The counsel for the defendant demurs to this count. He insists that it is totally defective, in that it does not charge that the defendant" did steal or take" .the contents of any letter, packet, bag, or mail of letters; and that or taking" the contents of such letter, etc., is the crime, and the 'only crime, punishable under this section. The section begins as if it was intended to punish the secretion, embezzlement, or destruction of mail matter containing any security for or assurance relating to money, or any other thing of value. "Any person who shall secrete, embezzle, or destroy any letter, packet, bag, or mail of letters intrusted to him, and which shall contain any note, bond, check," etc. Then follows a minute enumeration of all kinds of securities and papers of this character; and then, in the same sentence, the section goes on: "Any such person who shall steal or take away any of the things aforesaid out of any letter, pack!:lt,J' etc., "shall be punished," etc. The phraseology is almost the same down to and including this sentence, indeed altogether the same, as section 279, act 1872, (17 St. at Large, 318,) from which it is here compiled. Whether this act, which was itself a compilation, in transcribing a former act of congress, omitted, accidentally or intentionally, a clause making a distinct offense the se.crating, embezzling, or destruction, by a postal employe, of mail matter intrusted to him, does not appear, and is not important. . The law certainly is not so written, and no court would interpolate it in a criminal statute. Section 3891 makes it a criminal offense for a postal employe to secrete, embezzle, or destroy any mail matter intrusted to hini, although it' does not contain any security for or assurance relating to money or other thing of value. Section 5469 punishes any person, whether in employment of the postal department or not, who opens, embezzles, or destroys mail matter containing things of value, or the representatives of value. I am inclined to think that this section is not defective, as Judge PARDEE seems to think in U. S. v. Long, 10 Fed. Rep. 879, and that it expresses the intent of congress to punish the stealing or taking from the mail the things enumerated. The section first describes the person to be punished. He must be emplayed in the post-office department. He must secrete, embezzle, or destroy mail matter intrusted to him; and, besides this, "such person," that is to say, sunh postal employe, who so secretes, embezzles, or destroys mail matter intrusted to him, must steal or take the contents of such mail matter, valuable or representing value, in order to come within the provisions of this section.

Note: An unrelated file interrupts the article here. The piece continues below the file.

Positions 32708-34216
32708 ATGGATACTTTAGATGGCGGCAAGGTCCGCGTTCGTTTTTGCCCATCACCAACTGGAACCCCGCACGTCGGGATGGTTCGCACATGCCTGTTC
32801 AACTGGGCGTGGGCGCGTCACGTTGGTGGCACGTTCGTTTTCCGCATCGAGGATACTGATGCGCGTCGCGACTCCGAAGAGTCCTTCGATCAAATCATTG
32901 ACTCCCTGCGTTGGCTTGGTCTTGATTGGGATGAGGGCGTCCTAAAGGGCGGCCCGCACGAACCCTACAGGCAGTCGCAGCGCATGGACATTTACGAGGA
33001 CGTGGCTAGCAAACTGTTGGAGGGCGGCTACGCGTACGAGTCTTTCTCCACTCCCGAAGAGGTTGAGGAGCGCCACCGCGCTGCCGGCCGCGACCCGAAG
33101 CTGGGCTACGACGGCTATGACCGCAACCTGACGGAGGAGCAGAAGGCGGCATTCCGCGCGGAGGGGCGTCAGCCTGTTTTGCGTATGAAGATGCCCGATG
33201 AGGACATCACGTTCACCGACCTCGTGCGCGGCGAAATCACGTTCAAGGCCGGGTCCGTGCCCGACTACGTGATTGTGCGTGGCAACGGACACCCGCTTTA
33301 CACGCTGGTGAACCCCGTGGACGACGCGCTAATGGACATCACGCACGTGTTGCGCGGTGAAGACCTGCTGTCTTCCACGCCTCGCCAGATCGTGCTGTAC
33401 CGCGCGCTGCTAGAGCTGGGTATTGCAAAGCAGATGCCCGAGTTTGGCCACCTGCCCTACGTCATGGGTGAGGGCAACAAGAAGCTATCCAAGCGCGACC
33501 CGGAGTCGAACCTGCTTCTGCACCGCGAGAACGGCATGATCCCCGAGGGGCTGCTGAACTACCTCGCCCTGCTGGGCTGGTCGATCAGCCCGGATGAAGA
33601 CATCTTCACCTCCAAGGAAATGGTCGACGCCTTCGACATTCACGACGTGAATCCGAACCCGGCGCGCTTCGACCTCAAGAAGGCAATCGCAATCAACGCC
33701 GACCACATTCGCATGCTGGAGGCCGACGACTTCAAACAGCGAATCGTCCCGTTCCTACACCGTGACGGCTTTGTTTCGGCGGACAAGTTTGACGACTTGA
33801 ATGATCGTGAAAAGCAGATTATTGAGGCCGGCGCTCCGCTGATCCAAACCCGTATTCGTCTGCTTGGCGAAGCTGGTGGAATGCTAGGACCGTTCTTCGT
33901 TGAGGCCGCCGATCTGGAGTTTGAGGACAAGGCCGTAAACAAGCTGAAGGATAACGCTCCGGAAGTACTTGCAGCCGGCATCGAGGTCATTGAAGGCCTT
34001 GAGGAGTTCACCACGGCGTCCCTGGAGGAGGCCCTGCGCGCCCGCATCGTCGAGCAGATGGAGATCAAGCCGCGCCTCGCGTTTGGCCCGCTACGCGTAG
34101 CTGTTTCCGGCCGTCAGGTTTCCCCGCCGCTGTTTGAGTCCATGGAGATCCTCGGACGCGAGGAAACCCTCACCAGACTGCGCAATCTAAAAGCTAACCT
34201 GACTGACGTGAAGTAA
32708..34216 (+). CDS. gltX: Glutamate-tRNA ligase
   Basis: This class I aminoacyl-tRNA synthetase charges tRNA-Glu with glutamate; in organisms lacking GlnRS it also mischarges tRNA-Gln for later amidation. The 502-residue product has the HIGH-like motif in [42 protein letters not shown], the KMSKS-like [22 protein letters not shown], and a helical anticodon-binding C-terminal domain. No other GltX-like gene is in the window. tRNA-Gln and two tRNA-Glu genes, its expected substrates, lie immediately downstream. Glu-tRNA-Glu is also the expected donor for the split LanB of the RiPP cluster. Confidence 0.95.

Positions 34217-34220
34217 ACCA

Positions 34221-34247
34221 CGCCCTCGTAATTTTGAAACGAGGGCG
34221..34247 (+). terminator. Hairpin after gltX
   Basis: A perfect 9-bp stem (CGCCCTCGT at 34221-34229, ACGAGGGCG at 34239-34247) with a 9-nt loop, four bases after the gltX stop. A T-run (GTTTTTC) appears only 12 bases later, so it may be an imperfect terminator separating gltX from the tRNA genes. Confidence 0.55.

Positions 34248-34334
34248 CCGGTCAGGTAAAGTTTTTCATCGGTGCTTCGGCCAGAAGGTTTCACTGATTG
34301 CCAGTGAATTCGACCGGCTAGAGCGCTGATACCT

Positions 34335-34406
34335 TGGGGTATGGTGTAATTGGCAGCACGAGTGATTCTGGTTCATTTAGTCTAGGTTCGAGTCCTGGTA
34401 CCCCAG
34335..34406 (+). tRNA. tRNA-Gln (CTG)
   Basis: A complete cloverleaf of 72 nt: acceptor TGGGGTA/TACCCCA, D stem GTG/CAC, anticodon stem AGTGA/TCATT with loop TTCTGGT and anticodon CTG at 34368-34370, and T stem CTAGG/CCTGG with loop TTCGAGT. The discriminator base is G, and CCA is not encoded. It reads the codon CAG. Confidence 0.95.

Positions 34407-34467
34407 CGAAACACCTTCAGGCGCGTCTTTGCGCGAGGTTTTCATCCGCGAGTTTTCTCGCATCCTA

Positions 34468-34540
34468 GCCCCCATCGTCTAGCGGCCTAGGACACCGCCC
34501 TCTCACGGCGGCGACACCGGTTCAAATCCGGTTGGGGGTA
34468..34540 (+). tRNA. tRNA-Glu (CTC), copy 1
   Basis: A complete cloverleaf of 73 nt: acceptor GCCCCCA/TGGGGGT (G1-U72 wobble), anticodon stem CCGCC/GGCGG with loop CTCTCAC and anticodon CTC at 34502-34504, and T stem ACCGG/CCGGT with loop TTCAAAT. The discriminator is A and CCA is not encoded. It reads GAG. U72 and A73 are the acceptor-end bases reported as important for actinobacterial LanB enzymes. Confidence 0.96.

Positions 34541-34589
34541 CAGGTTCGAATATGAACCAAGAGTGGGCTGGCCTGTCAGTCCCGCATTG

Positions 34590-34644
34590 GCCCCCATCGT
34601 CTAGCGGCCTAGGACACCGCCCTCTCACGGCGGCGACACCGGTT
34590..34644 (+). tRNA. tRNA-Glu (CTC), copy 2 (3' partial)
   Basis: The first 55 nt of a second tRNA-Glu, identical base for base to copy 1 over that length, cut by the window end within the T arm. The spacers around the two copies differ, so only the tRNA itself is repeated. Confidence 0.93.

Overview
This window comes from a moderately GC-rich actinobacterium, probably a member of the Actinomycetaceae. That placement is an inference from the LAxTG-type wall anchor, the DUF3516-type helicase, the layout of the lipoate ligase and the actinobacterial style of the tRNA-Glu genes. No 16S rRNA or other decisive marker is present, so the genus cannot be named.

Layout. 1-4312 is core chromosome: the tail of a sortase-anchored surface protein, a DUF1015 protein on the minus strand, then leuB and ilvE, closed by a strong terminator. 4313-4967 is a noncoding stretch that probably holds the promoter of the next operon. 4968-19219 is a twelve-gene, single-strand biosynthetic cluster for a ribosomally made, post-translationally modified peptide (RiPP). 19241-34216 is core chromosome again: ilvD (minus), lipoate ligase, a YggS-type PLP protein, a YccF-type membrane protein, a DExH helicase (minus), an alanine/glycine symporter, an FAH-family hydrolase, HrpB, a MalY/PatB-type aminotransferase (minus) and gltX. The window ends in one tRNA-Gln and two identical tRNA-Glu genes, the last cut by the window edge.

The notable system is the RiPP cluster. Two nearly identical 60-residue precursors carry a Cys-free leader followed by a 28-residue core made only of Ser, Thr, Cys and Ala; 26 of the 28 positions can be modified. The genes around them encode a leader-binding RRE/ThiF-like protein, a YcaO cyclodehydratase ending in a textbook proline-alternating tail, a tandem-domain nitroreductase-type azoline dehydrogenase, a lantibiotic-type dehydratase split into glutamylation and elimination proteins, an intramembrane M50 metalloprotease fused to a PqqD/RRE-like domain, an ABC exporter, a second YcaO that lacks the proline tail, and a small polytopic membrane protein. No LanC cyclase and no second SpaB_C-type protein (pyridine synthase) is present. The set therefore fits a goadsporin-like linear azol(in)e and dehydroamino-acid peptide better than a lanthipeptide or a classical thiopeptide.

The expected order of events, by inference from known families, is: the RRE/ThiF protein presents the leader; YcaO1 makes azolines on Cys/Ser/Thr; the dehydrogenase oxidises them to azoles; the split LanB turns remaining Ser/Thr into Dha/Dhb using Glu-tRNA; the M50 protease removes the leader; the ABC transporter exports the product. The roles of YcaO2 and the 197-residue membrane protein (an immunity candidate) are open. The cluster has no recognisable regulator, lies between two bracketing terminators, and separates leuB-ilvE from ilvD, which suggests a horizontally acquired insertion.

HANCOCK INSPIRATOR CO.